About

[Last Updated: 1 August 2019]

Thailand Snakes (ประเทศไทยงู) is a resource to help people in Thailand identify some of the 220+ snake species in the country. We are adding pages and updating information constantly, but you may find mistakes occasionally. If you find what you think to be an error, would you let us know by Contacting Us?

I am a snake enthusiast interested in finding venomous and non-venomous snakes in Thailand and other Southeast Asian countries for video and photos.

There are more than 200 snake species in Thailand (terrestrial and marine), with 60+ being called venomous at the present moment. There are 35 venomous and potentially deadly terrestrial snakes in Thailand. Nearly all snakes have venom of sorts, though some snakes do not have a proper venom delivery system to easily inject venom into their prey. The ‘venom delivery system’ means fangs attached to a venom sac.

Some venomous snakes in Thailand are “mildly venomous” which means they are not likely to affect human beings even if their bite injects venom under the skin. Their venom may still do its job of immobilizing smaller prey like rodents, birds, and other reptiles. Some 35 Thailand land snakes have a potentially deadly bite.

This site will help you figure out which snakes are dangerous to you and which are harmless. If you haven’t downloaded our FREE ebook, click the title below to join for free and get your free copy now while they are still free – “Photos of Common Thailand Snakes.”

Your first action upon being bitten by a snake you are not 100% sure is non-venomous – is to find someone to you to the hospital. There are enough venomous snakes in Thailand that can kill you that it makes sense to immediately go to the hospital for possible treatment of symptoms. Identifying the snake is crucial  because each treatment is highly specific and requires a good ID of the snake that bit you.

Here are some recommendations for what to do in case of snakebite in Thailand: Bitten By A Snake?

To identify a snake pay particular attention to:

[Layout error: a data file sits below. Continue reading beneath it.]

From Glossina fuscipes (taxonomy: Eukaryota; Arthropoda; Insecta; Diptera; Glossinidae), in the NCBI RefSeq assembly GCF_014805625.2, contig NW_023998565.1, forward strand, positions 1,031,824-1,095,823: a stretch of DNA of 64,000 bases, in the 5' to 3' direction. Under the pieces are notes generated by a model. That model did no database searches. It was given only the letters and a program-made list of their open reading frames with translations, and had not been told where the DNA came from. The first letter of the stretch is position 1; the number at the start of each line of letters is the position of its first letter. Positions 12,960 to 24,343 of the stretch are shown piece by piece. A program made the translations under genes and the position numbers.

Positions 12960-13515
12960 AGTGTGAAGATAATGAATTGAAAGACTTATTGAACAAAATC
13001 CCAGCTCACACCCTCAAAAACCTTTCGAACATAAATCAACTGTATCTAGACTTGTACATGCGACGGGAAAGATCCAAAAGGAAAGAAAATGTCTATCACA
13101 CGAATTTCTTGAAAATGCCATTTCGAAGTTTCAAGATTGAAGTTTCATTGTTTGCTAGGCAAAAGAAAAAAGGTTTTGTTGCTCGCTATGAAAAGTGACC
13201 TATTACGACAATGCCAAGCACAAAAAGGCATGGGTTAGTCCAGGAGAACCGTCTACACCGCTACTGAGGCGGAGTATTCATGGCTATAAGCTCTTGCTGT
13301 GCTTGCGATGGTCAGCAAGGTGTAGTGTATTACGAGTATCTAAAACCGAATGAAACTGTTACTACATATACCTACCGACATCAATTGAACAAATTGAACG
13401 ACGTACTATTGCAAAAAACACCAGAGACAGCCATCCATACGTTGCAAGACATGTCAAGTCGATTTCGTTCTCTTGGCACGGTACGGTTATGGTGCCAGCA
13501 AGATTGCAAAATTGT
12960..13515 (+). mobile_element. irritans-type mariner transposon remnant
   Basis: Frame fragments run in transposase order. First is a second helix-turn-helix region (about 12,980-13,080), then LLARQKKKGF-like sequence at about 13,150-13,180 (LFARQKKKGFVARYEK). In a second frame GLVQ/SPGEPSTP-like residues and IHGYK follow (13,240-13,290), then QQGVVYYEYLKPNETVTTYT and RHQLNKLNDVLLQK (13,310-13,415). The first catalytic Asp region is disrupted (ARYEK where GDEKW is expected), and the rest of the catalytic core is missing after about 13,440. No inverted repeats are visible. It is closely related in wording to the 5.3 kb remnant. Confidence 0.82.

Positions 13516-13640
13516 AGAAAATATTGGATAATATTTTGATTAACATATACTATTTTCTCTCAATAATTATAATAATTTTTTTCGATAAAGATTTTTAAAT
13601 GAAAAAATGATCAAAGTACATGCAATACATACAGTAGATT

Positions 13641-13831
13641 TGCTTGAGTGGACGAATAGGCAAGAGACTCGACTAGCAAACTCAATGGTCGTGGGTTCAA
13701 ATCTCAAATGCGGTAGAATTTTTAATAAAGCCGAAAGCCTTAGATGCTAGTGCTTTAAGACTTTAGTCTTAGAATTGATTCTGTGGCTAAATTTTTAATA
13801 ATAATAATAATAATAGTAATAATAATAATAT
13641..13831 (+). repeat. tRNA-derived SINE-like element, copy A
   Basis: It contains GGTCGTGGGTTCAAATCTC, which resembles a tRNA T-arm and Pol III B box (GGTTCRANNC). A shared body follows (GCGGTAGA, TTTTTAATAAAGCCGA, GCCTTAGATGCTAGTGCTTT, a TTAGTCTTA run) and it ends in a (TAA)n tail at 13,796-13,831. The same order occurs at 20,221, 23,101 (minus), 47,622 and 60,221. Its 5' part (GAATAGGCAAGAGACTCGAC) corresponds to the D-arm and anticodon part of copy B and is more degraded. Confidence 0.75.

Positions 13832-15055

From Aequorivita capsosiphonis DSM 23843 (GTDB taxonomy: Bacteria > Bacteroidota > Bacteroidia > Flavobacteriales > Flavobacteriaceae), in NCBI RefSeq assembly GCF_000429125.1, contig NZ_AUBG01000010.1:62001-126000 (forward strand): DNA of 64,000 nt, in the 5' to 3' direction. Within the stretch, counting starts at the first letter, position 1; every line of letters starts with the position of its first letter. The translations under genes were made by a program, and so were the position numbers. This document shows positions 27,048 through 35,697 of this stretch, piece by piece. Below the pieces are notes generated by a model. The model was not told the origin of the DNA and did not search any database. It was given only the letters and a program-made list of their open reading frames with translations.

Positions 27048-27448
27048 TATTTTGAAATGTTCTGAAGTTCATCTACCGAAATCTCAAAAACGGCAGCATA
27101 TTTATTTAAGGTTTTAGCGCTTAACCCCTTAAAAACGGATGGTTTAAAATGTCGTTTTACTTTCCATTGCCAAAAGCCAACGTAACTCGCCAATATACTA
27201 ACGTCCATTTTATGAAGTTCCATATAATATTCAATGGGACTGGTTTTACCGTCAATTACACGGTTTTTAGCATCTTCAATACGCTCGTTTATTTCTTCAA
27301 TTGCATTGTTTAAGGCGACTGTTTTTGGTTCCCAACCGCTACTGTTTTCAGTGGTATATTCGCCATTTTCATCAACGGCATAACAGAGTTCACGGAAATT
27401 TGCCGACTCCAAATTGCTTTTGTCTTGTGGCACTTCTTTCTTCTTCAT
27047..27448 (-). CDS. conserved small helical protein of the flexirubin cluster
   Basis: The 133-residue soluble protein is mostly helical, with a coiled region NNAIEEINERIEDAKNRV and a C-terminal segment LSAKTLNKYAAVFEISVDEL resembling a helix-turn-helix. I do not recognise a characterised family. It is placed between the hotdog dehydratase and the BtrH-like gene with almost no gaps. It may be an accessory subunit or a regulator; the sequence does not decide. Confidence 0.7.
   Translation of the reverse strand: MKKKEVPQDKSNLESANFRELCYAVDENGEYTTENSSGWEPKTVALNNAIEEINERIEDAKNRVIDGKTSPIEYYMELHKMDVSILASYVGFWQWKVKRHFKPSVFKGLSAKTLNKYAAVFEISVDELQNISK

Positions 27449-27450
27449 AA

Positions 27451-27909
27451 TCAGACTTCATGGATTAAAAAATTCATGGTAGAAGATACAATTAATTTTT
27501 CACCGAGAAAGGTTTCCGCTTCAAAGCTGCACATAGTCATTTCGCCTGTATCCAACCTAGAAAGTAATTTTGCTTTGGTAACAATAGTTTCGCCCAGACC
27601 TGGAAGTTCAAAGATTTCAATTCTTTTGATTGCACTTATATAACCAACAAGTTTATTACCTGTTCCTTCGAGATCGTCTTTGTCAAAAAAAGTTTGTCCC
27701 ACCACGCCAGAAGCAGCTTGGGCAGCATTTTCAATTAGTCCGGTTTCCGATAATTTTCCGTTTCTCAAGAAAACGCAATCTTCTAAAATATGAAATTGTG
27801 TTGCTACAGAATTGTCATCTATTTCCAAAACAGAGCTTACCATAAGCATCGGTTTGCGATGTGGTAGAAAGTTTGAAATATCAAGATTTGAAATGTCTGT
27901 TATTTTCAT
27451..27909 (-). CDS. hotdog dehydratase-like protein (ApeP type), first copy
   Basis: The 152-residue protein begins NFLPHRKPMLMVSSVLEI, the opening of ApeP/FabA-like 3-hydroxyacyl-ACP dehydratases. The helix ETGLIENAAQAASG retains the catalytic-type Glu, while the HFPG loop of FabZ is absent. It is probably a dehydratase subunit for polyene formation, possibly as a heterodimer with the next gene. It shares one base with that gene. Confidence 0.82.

1. Color
2. Size – length and thickness – compare to your finger, wrist for thickness.
3. Patterns of color or geometric patterns.
4. Size of head compared to neck… is head MUCH bigger or just about same size as neck?
5. Where you were exactly when you found it – in jungle? Swimming?

At the hospital they’ll sort it out – and hopefully have photos you can choose from. Do be careful not to consent to receive any antivenin or other treatment until symptoms are evident. Many bites are ‘dry’ and no venom, or very little venom, is injected. You would not want to start receiving antivenin for a dry bite, because if you are allergic to it – and some people are – this can turn into a life-threatening matter all its own.

Don’t be afraid to go to the hospital for ANY snakebite because you’ll probably want to get a tetanus shot if you’re not up to date. The fangs of snakes can penetrate deeply into the tissue, and require Tetanus shots.

The bite from a king cobra or monocled cobra can kill you in less than an hour. A good bite can be deadly in as little as 10 minutes. Have someone rush you to the hospital.

All images (unless otherwise attributed) on this site are Copyrighted by Apornpradab Buasi. You may not use any photo here for any reason, without asking permission first by sending this form.

Other Admin Pages

All written content by Vern Lovic, Google+, unless specified otherwise. © Vern Lovic, All Rights Reserved.

Social Media and Other

  • Instagram here.
  • YouTube Thailand Snakes Account here.
  • FaceBook Forum “Thailand Snakes” here.
  • Twitter here.
  • CalPhotos – Our snake images here.

About Me Pages for My Other Websites

8 thoughts on “About

  • May 27, 2010 at 11:30 am
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    I live in Phra Pradaeng, Samut Prakarn. I live on a compound with many houses around. There is a large canal outside our driveway. It is still tropical and near the rivers edge. This last rain session brought out some snakes in our garden/noodleshop. I collected and released a 6 inch green/chinese viper. Heart shaped head and tip od tail had brown. The next day I got a (I think) a 6 inch phython. Head and body match. I took a photo of that one but do not know where or how to identify. I’m an ole Virginia mountain boy (55) and know the rules of the road with snakes. I rock climbed in California for 16 years and met a few wonderful snakes. Please let me know how I can get this snake identified. Thanks….Khun Jeffrey